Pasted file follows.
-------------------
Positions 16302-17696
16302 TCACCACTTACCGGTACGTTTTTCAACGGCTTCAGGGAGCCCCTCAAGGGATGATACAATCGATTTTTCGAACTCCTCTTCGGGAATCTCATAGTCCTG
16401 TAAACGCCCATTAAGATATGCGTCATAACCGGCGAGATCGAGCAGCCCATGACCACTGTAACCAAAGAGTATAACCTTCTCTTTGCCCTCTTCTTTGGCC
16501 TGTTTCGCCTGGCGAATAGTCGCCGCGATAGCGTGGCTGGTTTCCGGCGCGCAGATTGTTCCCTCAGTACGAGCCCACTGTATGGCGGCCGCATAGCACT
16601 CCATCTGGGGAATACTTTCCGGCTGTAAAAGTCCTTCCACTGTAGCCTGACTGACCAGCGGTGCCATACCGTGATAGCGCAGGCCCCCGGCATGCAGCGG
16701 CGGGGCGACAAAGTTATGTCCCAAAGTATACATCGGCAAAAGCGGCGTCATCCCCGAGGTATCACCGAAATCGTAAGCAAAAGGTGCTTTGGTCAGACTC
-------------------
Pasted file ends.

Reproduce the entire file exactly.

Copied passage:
Positions 16302-17696
16302 TCACCACTTACCGGTACGTTTTTCAACGGCTTCAGGGAGCCCCTCAAGGGATGATACAATCGATTTTTCGAACTCCTCTTCGGGAATCTCATAGTCCTG
16401 TAAACGCCCATTAAGATATGCGTCATAACCGGCGAGATCGAGCAGCCCATGACCACTGTAACCAAAGAGTATAACCTTCTCTTTGCCCTCTTCTTTGGCC
16501 TGTTTCGCCTGGCGAATAGTCGCCGCGATAGCGTGGCTGGTTTCCGGCGCGCAGATTGTTCCCTCAGTACGAGCCCACTGTATGGCGGCCGCATAGCACT
16601 CCATCTGGGGAATACTTTCCGGCTGTAAAAGTCCTTCCACTGTAGCCTGACTGACCAGCGGTGCCATACCGTGATAGCGCAGGCCCCCGGCATGCAGCGG
16701 CGGGGCGACAAAGTTATGTCCCAAAGTATACATCGGCAAAAGCGGCGTCATCCCCGAGGTATCACCGAAATCGTAAGCAAAAGGTGCTTTGGTCAGACTC